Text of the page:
UPDATE TO THIS POST: I just learned that individual who threatened us online has been convicted! Guilty as charged…more information to follow!
We all know that anti-Semitism is on the rise. The number of anti-Semitic threats and incidents affecting Jews and Jewish institutions is overwhelming. As I shared on Yom Kippur, an anti-Semitic threat was posted on my Facebook page in February 2018. I contacted the Plantation Police Department, the FBI and Facebook and within a very short period of time the individual who made the threat was located. It turns out this individual also posted an online threat on social media directed at (my new friend) Qasim Rashid, a Muslim attorney and politician from Virginia.
The Torah teaches us: Tzedek Tzedek Tirdof – Justice, justice you shall pursue. (Deuteronomy 16:18) When we’re faced with hate, we can’t run away from it. We’re obligated to stand up to it and stop it using our individual voices, our communal strength and our legal system.
Late last night, I returned from Asheville, North Carolina where I testified in federal court against the individual who threatened me and Mr. Rashid. While there are some articles out there detailing some aspects of the case, at this point, I’m not able to share anything about the trial as it is still going on, but I do want you to know where I was and what I was doing. When the trial concludes, I will let you know more.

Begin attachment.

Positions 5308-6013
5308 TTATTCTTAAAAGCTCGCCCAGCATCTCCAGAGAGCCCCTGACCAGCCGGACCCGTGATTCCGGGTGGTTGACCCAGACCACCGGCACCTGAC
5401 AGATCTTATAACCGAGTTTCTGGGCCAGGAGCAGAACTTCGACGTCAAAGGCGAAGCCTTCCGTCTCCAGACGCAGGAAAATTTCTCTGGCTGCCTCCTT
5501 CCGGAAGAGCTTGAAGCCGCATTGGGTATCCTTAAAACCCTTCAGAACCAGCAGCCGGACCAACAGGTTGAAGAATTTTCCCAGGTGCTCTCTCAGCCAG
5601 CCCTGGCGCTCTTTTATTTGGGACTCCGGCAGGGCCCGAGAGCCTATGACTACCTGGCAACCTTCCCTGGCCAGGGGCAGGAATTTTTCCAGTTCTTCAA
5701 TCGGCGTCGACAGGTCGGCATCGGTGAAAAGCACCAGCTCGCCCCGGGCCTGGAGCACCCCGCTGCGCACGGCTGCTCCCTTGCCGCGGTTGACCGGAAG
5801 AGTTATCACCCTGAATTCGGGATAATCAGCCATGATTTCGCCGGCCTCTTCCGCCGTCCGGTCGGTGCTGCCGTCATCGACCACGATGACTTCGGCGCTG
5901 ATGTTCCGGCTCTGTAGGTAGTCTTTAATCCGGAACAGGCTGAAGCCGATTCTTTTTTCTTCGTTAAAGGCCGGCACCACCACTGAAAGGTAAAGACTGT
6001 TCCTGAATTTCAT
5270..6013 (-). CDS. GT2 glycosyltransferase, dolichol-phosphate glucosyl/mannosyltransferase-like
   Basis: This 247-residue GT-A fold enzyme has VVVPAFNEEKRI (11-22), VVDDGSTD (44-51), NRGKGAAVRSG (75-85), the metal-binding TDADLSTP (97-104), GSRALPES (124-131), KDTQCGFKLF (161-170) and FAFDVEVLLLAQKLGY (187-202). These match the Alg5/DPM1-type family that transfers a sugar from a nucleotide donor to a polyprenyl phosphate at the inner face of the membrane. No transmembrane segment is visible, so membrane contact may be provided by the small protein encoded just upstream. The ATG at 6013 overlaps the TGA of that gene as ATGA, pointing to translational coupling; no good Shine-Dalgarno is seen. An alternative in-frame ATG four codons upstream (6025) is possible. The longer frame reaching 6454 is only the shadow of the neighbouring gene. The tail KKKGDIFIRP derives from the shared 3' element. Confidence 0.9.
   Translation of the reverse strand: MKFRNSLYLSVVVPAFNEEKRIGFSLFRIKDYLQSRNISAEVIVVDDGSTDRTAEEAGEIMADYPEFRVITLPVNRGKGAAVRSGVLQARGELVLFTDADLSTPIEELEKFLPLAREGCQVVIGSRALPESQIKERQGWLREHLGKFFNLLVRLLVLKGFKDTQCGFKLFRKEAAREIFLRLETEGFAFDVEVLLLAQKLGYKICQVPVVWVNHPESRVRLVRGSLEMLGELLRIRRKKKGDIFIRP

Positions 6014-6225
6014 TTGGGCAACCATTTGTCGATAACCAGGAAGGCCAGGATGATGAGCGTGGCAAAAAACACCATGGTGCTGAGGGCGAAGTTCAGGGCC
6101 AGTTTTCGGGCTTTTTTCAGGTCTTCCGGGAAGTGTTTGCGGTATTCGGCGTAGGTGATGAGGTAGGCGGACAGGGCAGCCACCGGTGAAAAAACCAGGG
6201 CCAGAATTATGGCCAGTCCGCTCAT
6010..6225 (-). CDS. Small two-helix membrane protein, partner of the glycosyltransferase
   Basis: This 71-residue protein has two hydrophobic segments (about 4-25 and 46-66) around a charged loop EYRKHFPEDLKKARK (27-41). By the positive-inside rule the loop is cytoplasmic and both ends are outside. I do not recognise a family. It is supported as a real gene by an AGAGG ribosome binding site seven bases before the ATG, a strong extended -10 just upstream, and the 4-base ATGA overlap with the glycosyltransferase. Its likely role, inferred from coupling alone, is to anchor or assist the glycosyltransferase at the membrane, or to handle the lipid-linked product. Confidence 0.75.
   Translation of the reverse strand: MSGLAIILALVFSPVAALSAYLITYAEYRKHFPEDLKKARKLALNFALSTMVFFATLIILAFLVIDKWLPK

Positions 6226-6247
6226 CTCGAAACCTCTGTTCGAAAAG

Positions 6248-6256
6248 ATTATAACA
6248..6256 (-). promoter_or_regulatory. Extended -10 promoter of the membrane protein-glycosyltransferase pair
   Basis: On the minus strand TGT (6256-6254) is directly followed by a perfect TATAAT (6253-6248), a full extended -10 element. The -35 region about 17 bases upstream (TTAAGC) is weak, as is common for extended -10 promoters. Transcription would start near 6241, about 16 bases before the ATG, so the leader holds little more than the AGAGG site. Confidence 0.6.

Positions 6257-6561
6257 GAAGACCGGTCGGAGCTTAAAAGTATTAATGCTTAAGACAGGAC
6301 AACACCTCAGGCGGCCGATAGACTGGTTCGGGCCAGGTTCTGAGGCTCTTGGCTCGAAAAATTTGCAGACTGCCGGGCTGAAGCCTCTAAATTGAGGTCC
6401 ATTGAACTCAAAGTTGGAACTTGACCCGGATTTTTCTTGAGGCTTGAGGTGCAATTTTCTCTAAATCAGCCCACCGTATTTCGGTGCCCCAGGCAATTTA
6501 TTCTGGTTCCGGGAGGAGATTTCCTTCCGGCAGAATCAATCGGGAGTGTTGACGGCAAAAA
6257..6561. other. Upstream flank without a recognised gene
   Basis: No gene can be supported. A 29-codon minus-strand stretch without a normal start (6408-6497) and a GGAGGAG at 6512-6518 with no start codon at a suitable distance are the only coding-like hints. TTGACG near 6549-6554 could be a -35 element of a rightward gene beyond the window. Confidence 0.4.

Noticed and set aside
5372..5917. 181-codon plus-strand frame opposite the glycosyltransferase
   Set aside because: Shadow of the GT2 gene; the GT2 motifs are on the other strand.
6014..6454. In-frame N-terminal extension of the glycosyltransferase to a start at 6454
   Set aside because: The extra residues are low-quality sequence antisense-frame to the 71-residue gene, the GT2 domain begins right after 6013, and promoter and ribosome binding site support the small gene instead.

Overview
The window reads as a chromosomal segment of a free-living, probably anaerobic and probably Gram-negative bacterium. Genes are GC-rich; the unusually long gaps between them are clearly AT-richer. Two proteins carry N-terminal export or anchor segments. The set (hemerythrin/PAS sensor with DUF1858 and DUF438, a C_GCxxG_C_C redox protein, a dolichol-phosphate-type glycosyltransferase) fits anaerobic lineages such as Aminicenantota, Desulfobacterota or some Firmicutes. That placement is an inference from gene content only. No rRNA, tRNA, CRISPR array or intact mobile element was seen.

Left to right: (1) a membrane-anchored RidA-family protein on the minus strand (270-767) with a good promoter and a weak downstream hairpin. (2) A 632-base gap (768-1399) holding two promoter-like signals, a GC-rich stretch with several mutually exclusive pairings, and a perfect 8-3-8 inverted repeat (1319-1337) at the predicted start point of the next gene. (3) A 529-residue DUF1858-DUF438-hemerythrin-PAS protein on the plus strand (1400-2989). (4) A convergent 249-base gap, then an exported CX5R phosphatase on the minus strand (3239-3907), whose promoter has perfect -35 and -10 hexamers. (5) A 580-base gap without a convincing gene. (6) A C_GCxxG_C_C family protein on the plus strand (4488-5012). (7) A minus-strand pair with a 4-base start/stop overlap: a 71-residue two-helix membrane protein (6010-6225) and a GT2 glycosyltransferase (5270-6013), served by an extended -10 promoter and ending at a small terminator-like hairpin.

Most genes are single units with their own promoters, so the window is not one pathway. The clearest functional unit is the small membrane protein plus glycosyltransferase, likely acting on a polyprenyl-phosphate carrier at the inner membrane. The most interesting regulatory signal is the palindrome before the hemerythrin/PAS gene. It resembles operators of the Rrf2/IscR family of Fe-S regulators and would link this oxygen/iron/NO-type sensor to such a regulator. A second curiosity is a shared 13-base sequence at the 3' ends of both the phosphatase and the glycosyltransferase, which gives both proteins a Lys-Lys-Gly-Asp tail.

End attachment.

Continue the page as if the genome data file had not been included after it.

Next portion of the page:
I want to take this opportunity to thank local and federal law enforcement for their swift response. And I want to thank my new friend, Qasim, for his bravery. I’m also grateful to the members of the jury who took the time to listen, learn, reflect and act. They had to process some pretty challenging stuff. Thank you.
I also want to wish Jack Steinman a Mazal Tov on becoming a Bar Mitzvah on Thursday. Because of the trial, I was not able to be there with him and his family to celebrate. Jack is a very special guy and I was heartbroken to miss his big day. I am not surprised to learn that he did a fantastic job.
The past few days have been exhausting on many levels. Taking a stand against hate and fulfilling the obligation to pursue justice isn’t easy. But, if my actions play just a small role in stopping the insanity out there, my trip to North Carolina will be worth it.
Rabbi Andrew Jacobs